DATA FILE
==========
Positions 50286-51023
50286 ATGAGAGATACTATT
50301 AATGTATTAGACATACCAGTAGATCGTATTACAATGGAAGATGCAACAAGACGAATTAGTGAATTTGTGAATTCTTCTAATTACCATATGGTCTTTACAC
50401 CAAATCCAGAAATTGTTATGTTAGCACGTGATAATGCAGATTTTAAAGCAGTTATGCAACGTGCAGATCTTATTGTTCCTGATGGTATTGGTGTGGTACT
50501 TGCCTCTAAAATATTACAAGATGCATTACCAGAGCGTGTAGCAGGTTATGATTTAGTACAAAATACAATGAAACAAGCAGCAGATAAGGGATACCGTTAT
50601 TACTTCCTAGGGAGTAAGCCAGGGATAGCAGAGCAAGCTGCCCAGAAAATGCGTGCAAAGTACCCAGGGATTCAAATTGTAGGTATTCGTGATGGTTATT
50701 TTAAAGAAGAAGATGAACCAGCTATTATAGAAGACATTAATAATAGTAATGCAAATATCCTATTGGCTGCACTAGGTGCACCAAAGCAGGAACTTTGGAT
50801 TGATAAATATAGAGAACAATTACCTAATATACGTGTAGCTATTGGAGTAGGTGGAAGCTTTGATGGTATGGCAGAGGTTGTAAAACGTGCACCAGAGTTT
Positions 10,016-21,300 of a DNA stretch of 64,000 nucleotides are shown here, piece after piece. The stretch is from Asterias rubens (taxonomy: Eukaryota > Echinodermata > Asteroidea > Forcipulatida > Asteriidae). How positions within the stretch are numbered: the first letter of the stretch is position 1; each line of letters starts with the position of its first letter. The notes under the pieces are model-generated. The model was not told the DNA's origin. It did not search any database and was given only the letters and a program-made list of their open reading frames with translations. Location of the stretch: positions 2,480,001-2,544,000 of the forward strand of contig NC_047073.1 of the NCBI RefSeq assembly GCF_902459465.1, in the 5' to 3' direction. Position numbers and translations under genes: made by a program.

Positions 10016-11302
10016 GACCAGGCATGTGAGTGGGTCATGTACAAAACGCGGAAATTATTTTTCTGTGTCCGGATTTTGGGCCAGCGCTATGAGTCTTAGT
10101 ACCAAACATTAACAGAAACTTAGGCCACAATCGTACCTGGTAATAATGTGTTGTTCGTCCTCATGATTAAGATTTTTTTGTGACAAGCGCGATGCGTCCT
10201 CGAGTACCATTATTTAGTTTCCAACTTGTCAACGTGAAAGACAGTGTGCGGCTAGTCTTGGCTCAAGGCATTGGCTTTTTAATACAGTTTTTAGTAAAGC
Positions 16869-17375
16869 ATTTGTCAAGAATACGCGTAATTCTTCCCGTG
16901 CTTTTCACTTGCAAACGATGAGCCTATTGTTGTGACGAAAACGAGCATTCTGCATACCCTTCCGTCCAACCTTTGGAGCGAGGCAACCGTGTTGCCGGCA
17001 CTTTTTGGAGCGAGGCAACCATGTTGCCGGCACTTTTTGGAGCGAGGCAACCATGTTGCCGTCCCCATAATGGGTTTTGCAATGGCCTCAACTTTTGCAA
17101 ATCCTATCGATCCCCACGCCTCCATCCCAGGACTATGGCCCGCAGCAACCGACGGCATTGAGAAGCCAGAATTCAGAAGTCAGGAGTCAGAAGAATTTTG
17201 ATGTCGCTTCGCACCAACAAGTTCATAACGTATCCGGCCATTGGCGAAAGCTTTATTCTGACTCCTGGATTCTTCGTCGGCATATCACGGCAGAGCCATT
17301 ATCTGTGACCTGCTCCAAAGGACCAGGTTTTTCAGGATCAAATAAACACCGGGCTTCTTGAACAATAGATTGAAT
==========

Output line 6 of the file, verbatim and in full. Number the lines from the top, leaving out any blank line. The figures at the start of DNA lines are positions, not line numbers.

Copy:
50601 TACTTCCTAGGGAGTAAGCCAGGGATAGCAGAGCAAGCTGCCCAGAAAATGCGTGCAAAGTACCCAGGGATTCAAATTGTAGGTATTCGTGATGGTTATT